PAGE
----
In her opinion piece, she inveighs against SEX: a Tell-All exhibition at the Canadian Museum of Science and Technology. She parrots the talking points stated by communications staff for Heritage and Culture Minister Moore and shrieeeks that the exhibit leaves out "true connection, intimacy and community".
Um, Andrea? The Museum's mandate "is to foster scientific and technological literacy throughout Canada," according to a statement from Moore's office.
In spite of all the metaphorical pearl-clutching expressed in Mrozek's piece, it appears that the scientific and technological aspects of human sexuality are very well displayed in the exhibit.
Given the very *special* fundamentalist religious *interests* she represents, one might assume that Mrozek would ferociously defend the gawd-given right of parents and communities to educate children with regard to sexual connection and intimacy. Why would she want the government to do that?
Comically, Mrozek openly reveals her revulsions:
White plastic naked models of a life-size man and a woman recline, facing each other. Black light causes the models — and the white page I took notes on — to really pop. The instructions are to “locate 10 male and female erogenous zones by delicately touching each mannequin.” In case youth need help, the nipples of the woman are lit up with a purple hue.
Delicately touch each mannequin? Really? I call over a member of our research team, a medical doctor, to see if I’d understood correctly. Then we call over the public relations director of the museum. “Touching the mannequin” seems like a perverse dare for all of us. I furtively reach out to do what I’ve been told. Nothing happens. Perhaps my caress of the plastic model wasn’t delicate enough.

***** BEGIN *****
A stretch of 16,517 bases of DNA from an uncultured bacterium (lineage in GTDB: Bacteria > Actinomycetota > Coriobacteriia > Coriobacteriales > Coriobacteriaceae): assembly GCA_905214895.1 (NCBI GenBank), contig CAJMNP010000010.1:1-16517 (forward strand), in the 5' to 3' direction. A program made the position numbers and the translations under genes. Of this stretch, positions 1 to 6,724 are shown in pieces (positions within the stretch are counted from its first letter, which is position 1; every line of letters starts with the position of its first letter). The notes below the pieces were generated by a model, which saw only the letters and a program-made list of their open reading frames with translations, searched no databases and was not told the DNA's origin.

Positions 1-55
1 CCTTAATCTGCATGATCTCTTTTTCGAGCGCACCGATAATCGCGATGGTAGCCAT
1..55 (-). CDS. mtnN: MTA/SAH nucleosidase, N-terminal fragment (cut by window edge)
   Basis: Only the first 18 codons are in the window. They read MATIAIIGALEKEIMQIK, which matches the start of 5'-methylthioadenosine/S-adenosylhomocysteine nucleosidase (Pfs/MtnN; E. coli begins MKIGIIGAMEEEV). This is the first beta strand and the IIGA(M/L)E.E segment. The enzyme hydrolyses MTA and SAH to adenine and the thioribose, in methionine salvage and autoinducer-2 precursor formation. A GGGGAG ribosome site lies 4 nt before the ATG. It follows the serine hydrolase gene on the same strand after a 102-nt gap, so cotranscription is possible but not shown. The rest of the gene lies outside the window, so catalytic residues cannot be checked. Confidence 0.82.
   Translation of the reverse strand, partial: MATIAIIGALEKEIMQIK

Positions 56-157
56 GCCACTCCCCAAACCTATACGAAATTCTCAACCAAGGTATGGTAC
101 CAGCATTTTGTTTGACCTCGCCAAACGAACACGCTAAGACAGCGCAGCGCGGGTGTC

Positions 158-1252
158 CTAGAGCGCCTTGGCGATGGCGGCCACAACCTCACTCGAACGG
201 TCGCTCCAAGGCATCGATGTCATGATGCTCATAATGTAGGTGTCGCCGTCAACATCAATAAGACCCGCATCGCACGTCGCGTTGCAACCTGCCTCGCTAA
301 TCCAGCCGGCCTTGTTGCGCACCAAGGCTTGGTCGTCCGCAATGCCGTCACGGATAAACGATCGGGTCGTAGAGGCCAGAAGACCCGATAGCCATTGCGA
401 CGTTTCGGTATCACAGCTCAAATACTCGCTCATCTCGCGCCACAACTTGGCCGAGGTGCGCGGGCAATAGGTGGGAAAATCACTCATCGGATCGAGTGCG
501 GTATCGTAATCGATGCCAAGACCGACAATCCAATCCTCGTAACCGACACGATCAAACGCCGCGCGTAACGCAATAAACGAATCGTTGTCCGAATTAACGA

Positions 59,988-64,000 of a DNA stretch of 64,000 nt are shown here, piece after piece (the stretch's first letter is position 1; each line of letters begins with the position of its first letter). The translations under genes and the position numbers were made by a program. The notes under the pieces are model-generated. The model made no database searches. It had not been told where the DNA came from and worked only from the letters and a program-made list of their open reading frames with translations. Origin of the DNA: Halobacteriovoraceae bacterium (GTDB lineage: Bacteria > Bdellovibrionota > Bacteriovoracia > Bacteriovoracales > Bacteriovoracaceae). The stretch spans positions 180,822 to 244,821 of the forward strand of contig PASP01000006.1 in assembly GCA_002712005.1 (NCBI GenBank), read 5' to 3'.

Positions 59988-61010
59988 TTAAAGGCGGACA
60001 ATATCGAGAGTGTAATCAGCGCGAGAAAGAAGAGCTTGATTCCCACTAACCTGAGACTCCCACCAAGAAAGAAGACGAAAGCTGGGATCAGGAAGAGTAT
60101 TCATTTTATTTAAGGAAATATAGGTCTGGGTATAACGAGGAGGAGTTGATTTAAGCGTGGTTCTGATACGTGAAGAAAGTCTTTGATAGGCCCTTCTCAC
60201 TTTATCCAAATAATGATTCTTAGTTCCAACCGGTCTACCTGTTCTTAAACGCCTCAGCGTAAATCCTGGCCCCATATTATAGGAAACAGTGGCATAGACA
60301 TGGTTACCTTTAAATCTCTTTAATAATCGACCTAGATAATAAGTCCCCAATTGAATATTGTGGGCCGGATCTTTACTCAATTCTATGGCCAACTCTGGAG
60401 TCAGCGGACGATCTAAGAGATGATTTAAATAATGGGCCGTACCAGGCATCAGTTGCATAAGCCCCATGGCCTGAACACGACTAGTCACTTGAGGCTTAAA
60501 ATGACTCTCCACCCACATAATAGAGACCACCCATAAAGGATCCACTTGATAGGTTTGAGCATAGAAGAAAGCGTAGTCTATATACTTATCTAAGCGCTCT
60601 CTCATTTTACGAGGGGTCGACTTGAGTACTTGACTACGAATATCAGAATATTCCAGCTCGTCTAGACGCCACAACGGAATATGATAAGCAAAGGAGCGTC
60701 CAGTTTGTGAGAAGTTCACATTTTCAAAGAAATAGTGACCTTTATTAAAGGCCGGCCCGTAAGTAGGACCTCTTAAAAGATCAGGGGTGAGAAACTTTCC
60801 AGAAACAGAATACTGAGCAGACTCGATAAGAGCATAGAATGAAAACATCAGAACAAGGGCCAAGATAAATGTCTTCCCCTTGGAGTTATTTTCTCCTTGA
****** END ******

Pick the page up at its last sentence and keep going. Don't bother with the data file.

Right. Or perhaps anxiety-clenched fingers, sweaty with fear, aren't a "turn-on" for plastic mannequins. One wonders if Mrozek caressed the male or the female model. That's one "Tell-all" detail she clearly left out.
Added: What great inadvertent publicity for this exhibit! I expect there will be MASSIVE crowds that will turn out to see it, including adolescents under the age of 16 trying to sneak into the museum.
UPDATE: The local Radio-Canada investigation at the Museum on the provenance of the attacks against the exhibition confirms that 1) most are form letters and email messages and 2) most, if not all of them were sent by members of fundamentalist christian groups.